Former Child Actress Avoids Jail Time — But Loses Her Fight for the Sentence She Wanted

Sep 15, 2015  •  Post A Comment

An actress who was a TV star as a child and became an even bigger TV star decades later as cast member of the popular reality show “The Real Housewives of Beverly Hills” will pay a penalty for her “drunken antics,” TMZ.com reports.

Kim Richards was sentenced Monday to three years’ probation and 30 days of community labor in connection with an incident in April at the Beverly Hills Hotel, the publication reports. Richards, who played Prudence Everett on “Nanny and the Professor” for two seasons as a young girl back in 1970-1971, was reportedly charged with trespassing, public intoxication, resisting an officer and battery on a police officer following the incident.

Richards was trying to get “easy community service,” TMZ notes, but lost that battle.

“Kim tried to convince the judge she couldn’t do strenuous work because of a foot injury, but the judge wasn’t buying it,” the story reports. “The judge also placed Kim on 3 years probation. She’s been ordered to stay 100 yards away from the Bev Hills Hotel.”

TMZ adds: “This is not office work. It involves real labor, like graffiti or garbage removal.”

Richards also was reportedly ordered to attend weekly Alcoholics Anonymous classes for a year.

Richards has already had another arrest since the Beverly Hills Hotel incident. According to media reports, she was arrested Aug. 2 for allegedly shoplifting in a Target store in the San Fernando Valley.

She is expected back in court next month in that case.

nanny and the professor-kim richardsKim Richards, lower left, in “Nanny and the Professor”

One Comment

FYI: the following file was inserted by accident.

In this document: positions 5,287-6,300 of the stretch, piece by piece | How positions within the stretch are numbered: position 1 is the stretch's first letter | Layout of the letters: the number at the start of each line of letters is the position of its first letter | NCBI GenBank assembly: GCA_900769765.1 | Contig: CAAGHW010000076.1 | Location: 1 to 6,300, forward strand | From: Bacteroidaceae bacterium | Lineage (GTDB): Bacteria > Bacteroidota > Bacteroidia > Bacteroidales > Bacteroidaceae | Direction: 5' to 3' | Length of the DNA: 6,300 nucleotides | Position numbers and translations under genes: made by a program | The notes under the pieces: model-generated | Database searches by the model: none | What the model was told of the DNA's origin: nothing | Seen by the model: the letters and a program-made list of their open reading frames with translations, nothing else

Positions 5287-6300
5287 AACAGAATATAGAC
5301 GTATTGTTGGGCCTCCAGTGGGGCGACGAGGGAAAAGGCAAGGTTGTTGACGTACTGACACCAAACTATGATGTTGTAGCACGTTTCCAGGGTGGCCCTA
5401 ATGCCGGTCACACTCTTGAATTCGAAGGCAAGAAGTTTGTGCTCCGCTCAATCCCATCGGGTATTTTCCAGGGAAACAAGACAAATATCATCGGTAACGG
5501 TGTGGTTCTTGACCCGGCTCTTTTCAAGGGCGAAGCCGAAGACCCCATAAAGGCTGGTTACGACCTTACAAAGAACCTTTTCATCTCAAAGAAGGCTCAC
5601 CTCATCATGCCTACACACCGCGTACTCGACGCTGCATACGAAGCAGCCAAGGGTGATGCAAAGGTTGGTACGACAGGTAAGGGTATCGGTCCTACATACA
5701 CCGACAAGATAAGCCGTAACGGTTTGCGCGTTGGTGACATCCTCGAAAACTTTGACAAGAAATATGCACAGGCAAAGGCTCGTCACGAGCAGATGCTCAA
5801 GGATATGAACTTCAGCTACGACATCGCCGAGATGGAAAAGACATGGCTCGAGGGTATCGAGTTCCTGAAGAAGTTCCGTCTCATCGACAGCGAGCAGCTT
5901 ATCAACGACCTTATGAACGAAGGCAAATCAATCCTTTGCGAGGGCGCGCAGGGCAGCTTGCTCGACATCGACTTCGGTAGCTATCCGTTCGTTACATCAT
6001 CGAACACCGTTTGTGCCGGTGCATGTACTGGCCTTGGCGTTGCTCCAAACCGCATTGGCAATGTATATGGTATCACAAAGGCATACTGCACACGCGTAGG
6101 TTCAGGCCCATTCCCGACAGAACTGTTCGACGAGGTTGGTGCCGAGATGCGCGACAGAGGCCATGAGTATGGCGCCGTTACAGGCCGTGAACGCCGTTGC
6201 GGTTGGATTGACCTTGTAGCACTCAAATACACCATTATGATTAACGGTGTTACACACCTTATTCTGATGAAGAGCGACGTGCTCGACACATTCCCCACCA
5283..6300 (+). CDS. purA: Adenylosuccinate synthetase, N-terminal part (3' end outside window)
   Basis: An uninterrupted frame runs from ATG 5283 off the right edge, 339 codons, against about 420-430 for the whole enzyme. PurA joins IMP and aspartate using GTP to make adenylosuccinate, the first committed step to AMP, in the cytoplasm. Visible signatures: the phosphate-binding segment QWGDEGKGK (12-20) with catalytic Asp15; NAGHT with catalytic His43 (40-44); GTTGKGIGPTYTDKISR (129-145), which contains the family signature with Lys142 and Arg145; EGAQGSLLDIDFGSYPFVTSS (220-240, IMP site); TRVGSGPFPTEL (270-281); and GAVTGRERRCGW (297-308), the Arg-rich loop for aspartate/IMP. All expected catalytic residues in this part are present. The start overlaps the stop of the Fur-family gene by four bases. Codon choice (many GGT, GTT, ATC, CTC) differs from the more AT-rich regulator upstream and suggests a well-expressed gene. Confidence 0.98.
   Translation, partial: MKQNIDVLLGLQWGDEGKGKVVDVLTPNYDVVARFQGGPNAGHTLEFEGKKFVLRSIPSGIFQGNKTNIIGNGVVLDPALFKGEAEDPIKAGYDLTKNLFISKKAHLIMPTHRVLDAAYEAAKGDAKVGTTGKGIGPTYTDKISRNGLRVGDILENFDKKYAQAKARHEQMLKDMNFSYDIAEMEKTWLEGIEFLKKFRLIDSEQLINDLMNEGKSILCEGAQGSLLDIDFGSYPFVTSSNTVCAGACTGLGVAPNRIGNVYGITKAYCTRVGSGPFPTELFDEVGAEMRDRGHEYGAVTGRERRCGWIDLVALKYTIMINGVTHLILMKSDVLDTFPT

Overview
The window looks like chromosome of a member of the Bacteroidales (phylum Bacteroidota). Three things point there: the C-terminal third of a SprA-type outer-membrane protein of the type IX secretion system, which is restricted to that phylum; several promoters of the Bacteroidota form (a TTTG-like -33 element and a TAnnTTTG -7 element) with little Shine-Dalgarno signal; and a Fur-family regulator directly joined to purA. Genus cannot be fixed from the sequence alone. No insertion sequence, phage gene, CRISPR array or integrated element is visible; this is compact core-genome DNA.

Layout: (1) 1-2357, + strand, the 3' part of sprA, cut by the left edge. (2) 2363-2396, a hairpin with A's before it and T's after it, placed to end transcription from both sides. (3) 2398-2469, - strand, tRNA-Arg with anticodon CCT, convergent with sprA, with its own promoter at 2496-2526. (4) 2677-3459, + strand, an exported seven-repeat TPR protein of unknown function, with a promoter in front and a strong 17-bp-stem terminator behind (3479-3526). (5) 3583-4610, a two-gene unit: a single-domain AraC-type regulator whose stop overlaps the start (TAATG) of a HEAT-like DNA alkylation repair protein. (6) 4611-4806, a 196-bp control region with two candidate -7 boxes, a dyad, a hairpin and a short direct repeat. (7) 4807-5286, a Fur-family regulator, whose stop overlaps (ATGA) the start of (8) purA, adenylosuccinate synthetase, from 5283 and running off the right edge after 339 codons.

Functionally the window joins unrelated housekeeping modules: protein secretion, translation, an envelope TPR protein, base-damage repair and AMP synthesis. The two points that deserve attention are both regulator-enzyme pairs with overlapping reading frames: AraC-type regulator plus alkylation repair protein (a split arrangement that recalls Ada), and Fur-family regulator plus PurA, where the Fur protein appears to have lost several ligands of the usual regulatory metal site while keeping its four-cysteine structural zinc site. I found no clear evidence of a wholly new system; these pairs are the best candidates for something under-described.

1. ANON 1:47Do you really think the leiralstogs care? As long as they are filling their pockets and getting re-elected, nothing else matters.anon 2:04I didn’t hear about the propositions.There is a fair amount of advertising for the passage. Not so much because these are good for New Jersey but a good many people will get wads of money of they pass.Each one of the three has some caveats. The sleeze is in the details, which are often left out or glossed over. How many millions on the open spaces proposition will wind up in Camden revitalization? Exactly how do they expect all this money ( of which 1/2 or more will be wasted from the get go) paid back?As to the pharmaceutical industry.Why not let the state invest and save themselves all the capital. If supporting stem cell research is so good I’d rather see tax breaks for those that invest. Once the state starts spending money they create endless patronage jobs and rat holes where money just disappears. For the state to do 1 $10,000,000 job they need $50,000,000. Let the private sector do it instead.TB

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